Obsessive-Compulsive Disorder (OCD)

OCD is characterized by obsessive thoughts and/or compulsive behaviors that significantly interfere with normal life. Obsessions are unwanted, recurrent, and disturbing thoughts which the person cannot suppress and which can cause overwhelming anxiety. Compulsions are repetitive, ritualized behaviors that the person feels driven to perform to alleviate the anxiety of the obsessions. The obsessive and compulsive rituals can occupy many hours of each day. It affects men, women, and children, as well as people of all races, religions, and socioeconomic backgrounds.

  • OCD is a medical illness recognized by experts throughout the world.
  • OCD is the fourth most common mental illness and affects approximately 5 million people in the United States.
  • People with OCD are not “crazy”, although they may sometimes feel that way because they are troubled by thoughts and actions that they know are inappropriate.
  • People with OCD are often anxious and depressed.
  • People with OCD often believe they are the only ones who have irrational, obsessive thoughts, and are therefore often ashamed and afraid to tell anyone or to seek help.
  • Diagnosis is delayed until these symptoms are “unmasked”.
  • Having OCD is not a sign of weakness or a lack of willpower in stopping the thoughts and behaviors.
  • Although the exact cause is not known, experts believe that OCD may be caused by low levels of a chemical in the brain called serotonin.
  • OCD is a treatable disease, and effective medications and therapy techniques are available.
  • Sufferers can get better if they seek help and get the appropriate treatment.

What causes OCD?

OCD appears to be caused by increased activity in the orbital frontal cortex and caudate nucleus of the brain. OCD may also involve abnormal functioning of the neurotransmitter serotonin in the brain.

Stress does not cause OCD; however, a stressful event like the death of a loved one, birth of a child, or divorce can trigger the onset of the disorder.

Can someone have both obsessions and compulsions?

At least 80% of patients with OCD have both obsessions and compulsions. Probably under 20% have only obsessions or compulsions.

Obsessions can cause anxiety, causing the sufferer to engage in compulsions in an attempt to alleviate the distress caused by the obsessions. Carrying out these compulsions, or rituals, does not result in any permanent change, and in fact, the OCD symptoms worsen.

What are the most common obsessions?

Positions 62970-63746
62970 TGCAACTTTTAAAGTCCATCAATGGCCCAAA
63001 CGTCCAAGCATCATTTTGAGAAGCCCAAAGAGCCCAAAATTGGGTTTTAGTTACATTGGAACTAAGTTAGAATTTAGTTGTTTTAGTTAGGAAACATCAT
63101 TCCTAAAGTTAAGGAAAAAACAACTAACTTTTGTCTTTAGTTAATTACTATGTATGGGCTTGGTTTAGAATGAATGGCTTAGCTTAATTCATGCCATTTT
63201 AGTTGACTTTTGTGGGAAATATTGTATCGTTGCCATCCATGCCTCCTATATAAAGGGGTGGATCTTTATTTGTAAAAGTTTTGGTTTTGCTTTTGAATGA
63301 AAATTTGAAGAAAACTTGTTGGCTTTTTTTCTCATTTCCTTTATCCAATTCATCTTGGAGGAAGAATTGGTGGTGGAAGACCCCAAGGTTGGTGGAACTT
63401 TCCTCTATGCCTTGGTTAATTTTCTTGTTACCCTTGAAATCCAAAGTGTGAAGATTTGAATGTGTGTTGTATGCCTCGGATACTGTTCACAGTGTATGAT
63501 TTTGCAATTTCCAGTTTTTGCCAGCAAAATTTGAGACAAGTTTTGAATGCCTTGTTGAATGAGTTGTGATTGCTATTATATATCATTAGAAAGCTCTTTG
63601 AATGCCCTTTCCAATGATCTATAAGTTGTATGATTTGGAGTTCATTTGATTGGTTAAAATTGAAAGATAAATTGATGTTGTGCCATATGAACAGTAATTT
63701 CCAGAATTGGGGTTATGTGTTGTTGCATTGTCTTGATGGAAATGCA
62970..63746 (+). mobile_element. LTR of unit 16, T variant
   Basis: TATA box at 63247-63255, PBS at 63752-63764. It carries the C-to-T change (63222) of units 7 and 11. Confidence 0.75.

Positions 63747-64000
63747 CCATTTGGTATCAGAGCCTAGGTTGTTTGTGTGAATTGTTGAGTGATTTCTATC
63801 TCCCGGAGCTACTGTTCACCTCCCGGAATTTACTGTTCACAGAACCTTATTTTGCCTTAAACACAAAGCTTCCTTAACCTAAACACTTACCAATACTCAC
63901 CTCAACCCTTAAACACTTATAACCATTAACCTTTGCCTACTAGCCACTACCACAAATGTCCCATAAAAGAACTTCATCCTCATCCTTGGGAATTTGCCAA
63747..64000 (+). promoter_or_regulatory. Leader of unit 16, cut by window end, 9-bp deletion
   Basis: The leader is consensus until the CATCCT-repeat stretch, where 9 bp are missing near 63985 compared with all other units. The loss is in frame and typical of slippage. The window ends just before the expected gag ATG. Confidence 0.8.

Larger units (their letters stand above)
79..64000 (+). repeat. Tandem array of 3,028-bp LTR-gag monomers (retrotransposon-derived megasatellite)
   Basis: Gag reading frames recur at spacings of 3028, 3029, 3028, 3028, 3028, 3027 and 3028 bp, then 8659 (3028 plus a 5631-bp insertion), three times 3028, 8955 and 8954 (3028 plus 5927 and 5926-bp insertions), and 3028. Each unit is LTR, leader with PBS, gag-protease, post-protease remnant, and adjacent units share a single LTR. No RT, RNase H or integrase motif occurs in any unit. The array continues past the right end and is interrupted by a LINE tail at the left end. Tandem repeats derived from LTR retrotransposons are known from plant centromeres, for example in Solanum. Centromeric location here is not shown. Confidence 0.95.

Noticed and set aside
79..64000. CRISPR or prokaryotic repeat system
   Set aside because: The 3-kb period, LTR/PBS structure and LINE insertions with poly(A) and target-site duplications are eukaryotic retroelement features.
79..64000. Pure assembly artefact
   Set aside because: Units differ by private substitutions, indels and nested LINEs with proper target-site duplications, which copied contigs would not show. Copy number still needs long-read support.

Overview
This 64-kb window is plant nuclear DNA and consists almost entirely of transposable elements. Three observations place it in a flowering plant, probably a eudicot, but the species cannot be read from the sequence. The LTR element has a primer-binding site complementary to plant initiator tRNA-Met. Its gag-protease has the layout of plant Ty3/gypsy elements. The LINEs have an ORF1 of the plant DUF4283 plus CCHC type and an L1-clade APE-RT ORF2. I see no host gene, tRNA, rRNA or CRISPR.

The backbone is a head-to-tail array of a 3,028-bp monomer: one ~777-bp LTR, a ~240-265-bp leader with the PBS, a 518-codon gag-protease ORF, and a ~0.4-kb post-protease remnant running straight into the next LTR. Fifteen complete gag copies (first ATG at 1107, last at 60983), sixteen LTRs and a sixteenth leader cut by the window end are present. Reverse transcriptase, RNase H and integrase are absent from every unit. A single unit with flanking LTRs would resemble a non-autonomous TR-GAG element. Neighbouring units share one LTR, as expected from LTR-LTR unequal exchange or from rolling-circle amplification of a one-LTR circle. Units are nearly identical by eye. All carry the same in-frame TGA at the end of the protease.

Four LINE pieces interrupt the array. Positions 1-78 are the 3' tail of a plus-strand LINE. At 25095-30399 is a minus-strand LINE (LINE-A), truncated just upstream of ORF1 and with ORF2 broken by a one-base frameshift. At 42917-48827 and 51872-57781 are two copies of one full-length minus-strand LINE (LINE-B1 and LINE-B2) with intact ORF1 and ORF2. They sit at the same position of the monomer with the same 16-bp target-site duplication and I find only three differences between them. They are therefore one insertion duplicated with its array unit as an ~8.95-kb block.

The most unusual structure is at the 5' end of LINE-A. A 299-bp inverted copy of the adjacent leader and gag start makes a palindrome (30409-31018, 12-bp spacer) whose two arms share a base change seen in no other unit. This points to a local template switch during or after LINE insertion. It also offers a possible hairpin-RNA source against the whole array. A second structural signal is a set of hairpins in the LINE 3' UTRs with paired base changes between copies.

• Fear of contamination
  • Fear of causing harm to another
  • Fear of making a mistake
  • Fear of behaving in a socially unacceptable manner
  • Need for symmetry or exactness
  • Excessive doubt

What are the most common compulsions?

  • Cleaning/Washing
  • Checking
  • Arranging/Organizing
  • Collecting/Hoarding
  • Counting/Repeating

How do you treat OCD?

The two most effective treatments for OCD are conventional drug therapy and behavioral therapy. It is generally most effective if the two can be used together.

The most effective medications for OCD are the SSRI’s (selective serotonin reuptake inhibitors) Prozac, Paxil, Luvox, and Zoloft as well as the tricyclic Anafranil. Other medications may be added to improve the effect. More about these type of medications.

Behavioral therapy teaches people with OCD to confront their fears and reduce the anxiety without performing the rituals.

 


Conditions that suggest Obsessive-Compulsive Disorder (OCD)

Mental  

Depression

Depression is a common complication of OCD: “up to 80% of people diagnosed with obsessive compulsive disorder also suffer from depression” [Barlow, 1988]. This should not be surprising, given the distressing, time consuming, and interfering nature of obsessions and compulsions.



Nervous System  

Tourette's Syndrome

It is now recognized that obsessive-compulsive symptoms occur in about half of patients with Tourette Syndrome. One informal survey of TS patients found that 72% (18 out of 25) had obsessive compulsive traits.



Symptoms - Mind - General  

Obsessive compulsive disorder




Risk factors for Obsessive-Compulsive Disorder (OCD)

Hormones  

Histadelia (Histamine High)